Politics & Government

A surge of new voters in Pennsylvania is likely to help Obama

Sen. Barack Obama speaks with the press during a shopping visit at The Shop Right Store in Norristown, Pennsylvania, in April 2008.
Sen. Barack Obama speaks with the press during a shopping visit at The Shop Right Store in Norristown, Pennsylvania, in April 2008. (Bonnie Weller / Philadelphia Inquirer / MCT

BRISTOL, Pa. — Sandra Jones, an unemployed transit worker, and college student Christy Race are part of 2008's biggest electoral phenomenon — an army of people who've never voted but are swarming to the polls this year.

Jones, 48, is under no illusion that an election can instantly get her a good job, but at least it offers hope. "Barack Obama reminds me of John F. Kennedy," she said. "There's something about his demeanor and the way he speaks."

Race, 19, finds Obama unusually inspiring, too — and, she said, Democratic rival Hillary Clinton is simply unacceptable. "She's too into politics, and I think Bill Clinton's controlling her," Race said.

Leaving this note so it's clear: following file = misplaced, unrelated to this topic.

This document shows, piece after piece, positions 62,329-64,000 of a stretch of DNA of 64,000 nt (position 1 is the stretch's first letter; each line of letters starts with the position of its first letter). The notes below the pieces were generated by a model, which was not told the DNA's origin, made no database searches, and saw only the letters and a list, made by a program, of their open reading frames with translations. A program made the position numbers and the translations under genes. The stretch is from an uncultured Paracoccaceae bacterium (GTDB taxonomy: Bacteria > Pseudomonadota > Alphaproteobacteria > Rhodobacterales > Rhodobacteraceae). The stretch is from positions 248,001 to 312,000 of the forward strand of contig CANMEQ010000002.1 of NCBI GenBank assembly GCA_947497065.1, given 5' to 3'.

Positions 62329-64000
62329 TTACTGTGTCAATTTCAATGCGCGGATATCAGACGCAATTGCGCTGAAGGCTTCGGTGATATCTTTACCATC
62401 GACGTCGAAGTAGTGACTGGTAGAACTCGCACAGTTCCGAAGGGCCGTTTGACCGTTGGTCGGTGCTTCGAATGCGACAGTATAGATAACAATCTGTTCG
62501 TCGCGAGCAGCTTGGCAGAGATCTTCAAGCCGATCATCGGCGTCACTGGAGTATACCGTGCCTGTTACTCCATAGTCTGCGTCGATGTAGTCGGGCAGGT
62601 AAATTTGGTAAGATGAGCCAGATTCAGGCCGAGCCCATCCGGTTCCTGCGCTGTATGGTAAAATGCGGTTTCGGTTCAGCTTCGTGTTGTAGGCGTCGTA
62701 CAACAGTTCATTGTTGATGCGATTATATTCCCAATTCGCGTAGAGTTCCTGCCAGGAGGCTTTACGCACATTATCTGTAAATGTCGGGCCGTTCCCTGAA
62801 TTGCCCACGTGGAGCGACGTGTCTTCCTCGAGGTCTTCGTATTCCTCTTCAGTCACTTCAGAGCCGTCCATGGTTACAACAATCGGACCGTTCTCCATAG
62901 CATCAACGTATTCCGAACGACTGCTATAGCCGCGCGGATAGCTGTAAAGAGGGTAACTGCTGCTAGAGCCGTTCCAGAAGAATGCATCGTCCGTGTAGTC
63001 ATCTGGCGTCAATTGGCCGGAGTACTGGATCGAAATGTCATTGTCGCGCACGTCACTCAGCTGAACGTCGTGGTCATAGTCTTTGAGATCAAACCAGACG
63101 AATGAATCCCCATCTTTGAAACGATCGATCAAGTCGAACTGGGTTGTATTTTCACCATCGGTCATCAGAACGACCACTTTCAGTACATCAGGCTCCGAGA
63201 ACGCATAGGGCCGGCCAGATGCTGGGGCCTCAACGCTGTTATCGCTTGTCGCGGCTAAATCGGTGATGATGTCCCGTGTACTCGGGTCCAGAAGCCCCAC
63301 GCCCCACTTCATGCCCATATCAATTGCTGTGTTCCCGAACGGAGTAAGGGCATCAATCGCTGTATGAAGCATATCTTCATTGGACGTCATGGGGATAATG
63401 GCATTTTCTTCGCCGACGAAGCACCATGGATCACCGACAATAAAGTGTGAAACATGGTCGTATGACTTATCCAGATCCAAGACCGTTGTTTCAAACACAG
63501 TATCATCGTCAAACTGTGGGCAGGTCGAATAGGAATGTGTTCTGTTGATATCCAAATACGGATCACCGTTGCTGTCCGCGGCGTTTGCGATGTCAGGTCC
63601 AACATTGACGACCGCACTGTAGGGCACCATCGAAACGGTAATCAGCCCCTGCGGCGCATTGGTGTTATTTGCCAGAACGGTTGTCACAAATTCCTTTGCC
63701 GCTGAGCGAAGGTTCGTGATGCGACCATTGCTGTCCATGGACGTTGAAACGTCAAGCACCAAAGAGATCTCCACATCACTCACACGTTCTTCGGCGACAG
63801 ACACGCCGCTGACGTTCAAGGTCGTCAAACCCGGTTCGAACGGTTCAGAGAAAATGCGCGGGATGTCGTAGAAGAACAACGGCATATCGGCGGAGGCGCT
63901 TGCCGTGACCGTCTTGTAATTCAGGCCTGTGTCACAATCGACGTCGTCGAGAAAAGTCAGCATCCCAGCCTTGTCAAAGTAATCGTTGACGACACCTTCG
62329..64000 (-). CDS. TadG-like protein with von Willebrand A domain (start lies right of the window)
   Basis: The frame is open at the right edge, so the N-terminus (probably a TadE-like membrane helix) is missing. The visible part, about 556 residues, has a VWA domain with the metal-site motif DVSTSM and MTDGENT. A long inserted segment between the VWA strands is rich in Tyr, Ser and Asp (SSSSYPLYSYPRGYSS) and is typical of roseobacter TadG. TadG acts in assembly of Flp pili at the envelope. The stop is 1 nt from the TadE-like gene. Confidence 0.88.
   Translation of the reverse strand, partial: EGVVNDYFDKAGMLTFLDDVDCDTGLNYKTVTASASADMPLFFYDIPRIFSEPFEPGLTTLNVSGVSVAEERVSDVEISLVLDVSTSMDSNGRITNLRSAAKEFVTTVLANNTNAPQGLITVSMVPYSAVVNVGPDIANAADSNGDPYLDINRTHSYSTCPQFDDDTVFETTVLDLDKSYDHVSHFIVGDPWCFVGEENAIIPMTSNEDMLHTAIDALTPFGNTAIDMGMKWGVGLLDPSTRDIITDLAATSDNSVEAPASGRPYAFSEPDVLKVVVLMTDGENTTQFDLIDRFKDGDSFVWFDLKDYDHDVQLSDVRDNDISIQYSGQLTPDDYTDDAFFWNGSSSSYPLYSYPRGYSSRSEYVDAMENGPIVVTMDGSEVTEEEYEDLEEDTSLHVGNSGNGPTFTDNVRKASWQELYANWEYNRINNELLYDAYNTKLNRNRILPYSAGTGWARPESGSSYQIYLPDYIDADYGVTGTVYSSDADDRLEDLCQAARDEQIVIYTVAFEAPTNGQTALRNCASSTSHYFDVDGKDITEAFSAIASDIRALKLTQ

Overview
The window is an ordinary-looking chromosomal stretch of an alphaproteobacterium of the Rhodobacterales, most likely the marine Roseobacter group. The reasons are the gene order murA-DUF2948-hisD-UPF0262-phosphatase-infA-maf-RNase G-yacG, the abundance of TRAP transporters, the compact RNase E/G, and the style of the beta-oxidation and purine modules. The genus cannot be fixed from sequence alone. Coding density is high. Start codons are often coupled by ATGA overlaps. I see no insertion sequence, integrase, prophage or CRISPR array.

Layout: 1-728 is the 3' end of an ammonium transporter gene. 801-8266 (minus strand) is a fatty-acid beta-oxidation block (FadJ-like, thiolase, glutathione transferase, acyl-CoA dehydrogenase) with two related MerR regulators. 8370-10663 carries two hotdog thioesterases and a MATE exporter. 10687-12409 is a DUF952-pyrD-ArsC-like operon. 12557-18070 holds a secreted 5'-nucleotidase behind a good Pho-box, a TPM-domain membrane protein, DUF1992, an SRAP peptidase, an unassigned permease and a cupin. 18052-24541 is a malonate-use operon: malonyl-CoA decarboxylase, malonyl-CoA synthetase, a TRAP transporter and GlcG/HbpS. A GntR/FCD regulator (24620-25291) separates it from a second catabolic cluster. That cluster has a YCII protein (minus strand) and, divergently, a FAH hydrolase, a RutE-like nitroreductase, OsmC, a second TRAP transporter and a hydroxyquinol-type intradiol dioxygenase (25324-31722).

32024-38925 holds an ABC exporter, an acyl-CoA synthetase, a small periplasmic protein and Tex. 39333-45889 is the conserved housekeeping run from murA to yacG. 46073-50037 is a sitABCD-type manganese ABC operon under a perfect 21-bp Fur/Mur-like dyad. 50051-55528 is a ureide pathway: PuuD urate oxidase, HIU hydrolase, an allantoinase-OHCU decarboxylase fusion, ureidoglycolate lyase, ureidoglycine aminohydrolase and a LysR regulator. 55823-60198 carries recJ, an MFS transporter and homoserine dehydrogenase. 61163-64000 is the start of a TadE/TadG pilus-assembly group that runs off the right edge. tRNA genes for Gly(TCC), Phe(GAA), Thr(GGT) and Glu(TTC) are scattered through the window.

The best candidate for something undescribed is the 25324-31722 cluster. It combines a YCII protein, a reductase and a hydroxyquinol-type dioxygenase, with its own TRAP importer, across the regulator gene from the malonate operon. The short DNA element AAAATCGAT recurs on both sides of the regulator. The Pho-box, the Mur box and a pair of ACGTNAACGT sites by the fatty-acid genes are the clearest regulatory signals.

Race and Jones are part of the throng of new voters who are overwhelming polls across the nation. When Pennsylvania holds its crucial April 22 presidential primary, voter participation is again expected to surge.

Since January, Pennsylvania has registered nearly 210,000 new voters. Seventy percent registered Democratic and 18 percent registered Republican. The rest signed up with other parties.

Experts said the new registrants in Pennsylvania are following a pattern that's been evident all year, one that's tilted in favor of Democrats in general and Obama in particular.

"I'm just glued to the TV set whenever Obama speaks," said Frank Pellicone, 59, a commercial real estate manager from Yardley. The Vietnam veteran and lifelong Republican, who said former GOP House Speaker Newt Gingrich is the only other politician who intrigues him so much, said he switched simply because "I'm ready for change."

The influx of new voters isn't only a Democratic phenomenon. In New Hampshire, some 33,000 voters ages 18 to 29 cast ballots in the nation's first Republican primary, up 10,000 from 2000, the last contested GOP primary. Missouri and Texas also showed big increases in young GOP voters.